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Pfizer: COVID-19 vaccine protects kids as young as 12

The Pfizer-BioNTech COVID-19 vaccine is prepared at the

The Pfizer-BioNTech COVID-19 vaccine is prepared at the vaccine pod at BAPS Swaminarayan Sanstha Hindu Temple on March 5 in Melville. Credit: Howard Schnapp

Long Island infectious disease experts on Wednesday said Pfizer's announcement that its COVID-19 vaccine is safe and protects kids as young as 12 is another step toward achieving herd immunity.

Most COVID-19 vaccines being rolled out worldwide are for adults who are at higher risk from the coronavirus. Pfizer’s vaccine is currently authorized for ages 16 and older. But vaccinating children of all ages will be critical to stopping the pandemic — and helping schools, at least the upper grades, start to look a little more normal after months of disruption.

"In order to stop the virus, we need to get to herd immunity, and last time I checked, children are part of our households," said Dr. Sharon Nachman, chief of the division of pediatric infectious diseases at Stony Brook Children’s Hospital. Nachman added that she suspects the other available vaccines also will end up safe for children.

In a study of 2,260 U.S. volunteers ages 12 to 15, preliminary data showed there were no cases of COVID-19 among fully vaccinated adolescents compared to 18 cases among those given dummy shots, Pfizer reported.

Children represent about 13% of COVID-19 cases documented in the United States. And while children are far less likely than adults to get seriously ill, at least 268 have died from COVID-19 in the United States, and more than 13,500 have been hospitalized, according to the American Academy of Pediatrics. Fewer die from the flu in an average year. Additionally, a small number have developed a serious inflammatory condition linked to the coronavirus.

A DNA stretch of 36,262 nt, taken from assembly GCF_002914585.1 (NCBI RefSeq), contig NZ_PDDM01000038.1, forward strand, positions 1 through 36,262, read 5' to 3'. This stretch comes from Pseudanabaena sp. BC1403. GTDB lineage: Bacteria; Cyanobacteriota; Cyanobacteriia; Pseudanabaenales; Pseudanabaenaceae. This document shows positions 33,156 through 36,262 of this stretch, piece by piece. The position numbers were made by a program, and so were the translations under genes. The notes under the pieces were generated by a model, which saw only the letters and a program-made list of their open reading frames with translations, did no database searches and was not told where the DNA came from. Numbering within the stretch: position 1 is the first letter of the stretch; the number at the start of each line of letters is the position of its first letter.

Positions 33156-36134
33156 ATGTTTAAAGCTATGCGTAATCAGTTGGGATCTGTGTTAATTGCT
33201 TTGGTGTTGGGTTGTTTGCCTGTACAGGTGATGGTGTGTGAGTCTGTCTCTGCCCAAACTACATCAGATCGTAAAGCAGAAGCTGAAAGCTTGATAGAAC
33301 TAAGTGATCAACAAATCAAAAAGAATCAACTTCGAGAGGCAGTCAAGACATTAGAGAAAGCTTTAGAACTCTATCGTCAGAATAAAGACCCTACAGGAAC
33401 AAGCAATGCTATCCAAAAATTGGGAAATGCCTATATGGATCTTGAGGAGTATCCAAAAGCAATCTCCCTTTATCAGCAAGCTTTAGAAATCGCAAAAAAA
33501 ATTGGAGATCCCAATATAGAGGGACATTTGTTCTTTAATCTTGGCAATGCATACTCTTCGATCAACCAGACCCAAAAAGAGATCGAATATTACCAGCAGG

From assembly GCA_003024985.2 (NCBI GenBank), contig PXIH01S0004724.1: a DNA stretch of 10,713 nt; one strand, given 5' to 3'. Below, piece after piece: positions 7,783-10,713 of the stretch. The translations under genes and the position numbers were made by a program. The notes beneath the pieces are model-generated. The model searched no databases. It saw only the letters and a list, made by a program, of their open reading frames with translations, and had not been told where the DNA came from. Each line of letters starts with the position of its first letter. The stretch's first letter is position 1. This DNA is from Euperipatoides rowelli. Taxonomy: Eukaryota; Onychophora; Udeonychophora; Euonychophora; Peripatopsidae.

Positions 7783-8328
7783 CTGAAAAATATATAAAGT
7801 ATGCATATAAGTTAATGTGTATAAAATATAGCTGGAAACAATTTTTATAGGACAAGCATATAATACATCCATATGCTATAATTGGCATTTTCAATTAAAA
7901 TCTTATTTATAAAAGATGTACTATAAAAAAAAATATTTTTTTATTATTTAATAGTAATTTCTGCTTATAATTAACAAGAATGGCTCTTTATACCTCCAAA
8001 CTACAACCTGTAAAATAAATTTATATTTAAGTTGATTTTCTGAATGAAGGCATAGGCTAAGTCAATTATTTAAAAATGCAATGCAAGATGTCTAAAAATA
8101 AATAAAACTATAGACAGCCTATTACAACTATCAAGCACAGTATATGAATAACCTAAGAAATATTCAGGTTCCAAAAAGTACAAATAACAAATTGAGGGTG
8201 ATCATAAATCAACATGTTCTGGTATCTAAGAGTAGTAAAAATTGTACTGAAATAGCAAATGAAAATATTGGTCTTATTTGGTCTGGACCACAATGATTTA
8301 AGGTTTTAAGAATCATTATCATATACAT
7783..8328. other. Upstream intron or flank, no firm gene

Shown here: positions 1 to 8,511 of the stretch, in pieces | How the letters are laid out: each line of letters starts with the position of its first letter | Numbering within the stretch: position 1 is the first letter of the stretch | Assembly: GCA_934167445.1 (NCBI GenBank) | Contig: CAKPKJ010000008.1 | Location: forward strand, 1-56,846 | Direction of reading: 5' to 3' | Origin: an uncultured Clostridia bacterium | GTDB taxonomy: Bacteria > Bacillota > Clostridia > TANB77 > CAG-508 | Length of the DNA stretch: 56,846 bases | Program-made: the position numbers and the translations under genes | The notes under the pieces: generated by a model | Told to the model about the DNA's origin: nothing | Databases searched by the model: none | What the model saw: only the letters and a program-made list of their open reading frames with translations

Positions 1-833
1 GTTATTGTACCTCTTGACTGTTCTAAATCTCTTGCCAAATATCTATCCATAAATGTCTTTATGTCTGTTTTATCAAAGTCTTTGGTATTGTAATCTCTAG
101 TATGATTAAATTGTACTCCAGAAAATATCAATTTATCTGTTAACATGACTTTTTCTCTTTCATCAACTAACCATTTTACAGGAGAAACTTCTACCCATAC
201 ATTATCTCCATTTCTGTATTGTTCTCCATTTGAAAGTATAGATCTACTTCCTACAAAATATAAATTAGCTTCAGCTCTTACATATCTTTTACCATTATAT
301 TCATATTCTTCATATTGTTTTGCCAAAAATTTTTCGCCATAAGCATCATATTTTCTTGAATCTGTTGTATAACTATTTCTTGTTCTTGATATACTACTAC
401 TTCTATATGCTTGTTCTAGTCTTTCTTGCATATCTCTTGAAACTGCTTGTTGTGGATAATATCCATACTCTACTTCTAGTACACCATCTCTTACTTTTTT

"Children aren't immune to getting sick," Nachman said. "And for every kid who has COVID is an adult who has COVID. We know the virus transmits well, and if a child has COVID in a household, chances are an adult has it, too."

Another important piece of evidence is how well the Pfizer shots revved up the kids’ immune systems. Researchers reported high levels of virus-fighting antibodies, somewhat higher than were seen in studies of young adults.

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"I'm pleased to see this, but I'm not that surprised," said Dr. Lorry Rubin, director of pediatric infectious diseases at Cohen Children's Medical Center in New Hyde Park. "The immune system of 12- to 15-year-olds are very, very robust."

Kids had side effects similar to young adults, the company said. The main side effects are pain, fever, chills and fatigue, particularly after the second dose. The study will continue to track participants for two years for more information about long-term protection and safety.

Pfizer and its German partner, BioNTech, in the coming weeks plan to ask the U.S. Food and Drug Administration and European regulators to allow emergency use of the shots starting at age 12.

"We share the urgency to expand the use of our vaccine," Pfizer CEO Albert Bourla said in a statement. He expressed "the hope of starting to vaccinate this age group before the start of the next school year" in the United States.

Pfizer isn’t the only company seeking to lower the age limit for its vaccine. Results also are expected soon from a U.S. study of Moderna’s vaccine in 12- to 17-year-olds. In a sign that the findings were promising, the FDA already has allowed both companies to begin U.S. studies in children 11 and younger, working their way to as young as 6-month-old.

One key question is the dosage: Pfizer gave the 12-and-older participants the same dose adults receive, while testing different doses in younger children.

It's not clear how quickly the FDA would act on Pfizer's request to allow vaccination starting at age 12. Another question is when the country would have enough supply of shots — and people to get them into adolescents' arms — to let kids start getting in line.

Supplies are set to steadily increase over the spring and summer, as states are opening vaccinations to younger, healthier adults who until now haven't had a turn.

Nachman expects some parents to be wary of vaccinating their children, but said many more families will vaccinate their kids.

"There are a huge group of people who will want their kids vaccinated because they saw first-hand what COVID did to their family," Nachman said.

Rubin said children aren't immune to getting sick from COVID-19, which is why it's "perfectly reasonable" to vaccinate a child.

"Even if their risk of severe COVID-related illness is low, a small number of children do get sick," Rubin said. "It's like riding a bike with a helmet. Will you probably be all right if you don't put on the helmet? Yes, but better to decrease risk."

With AP

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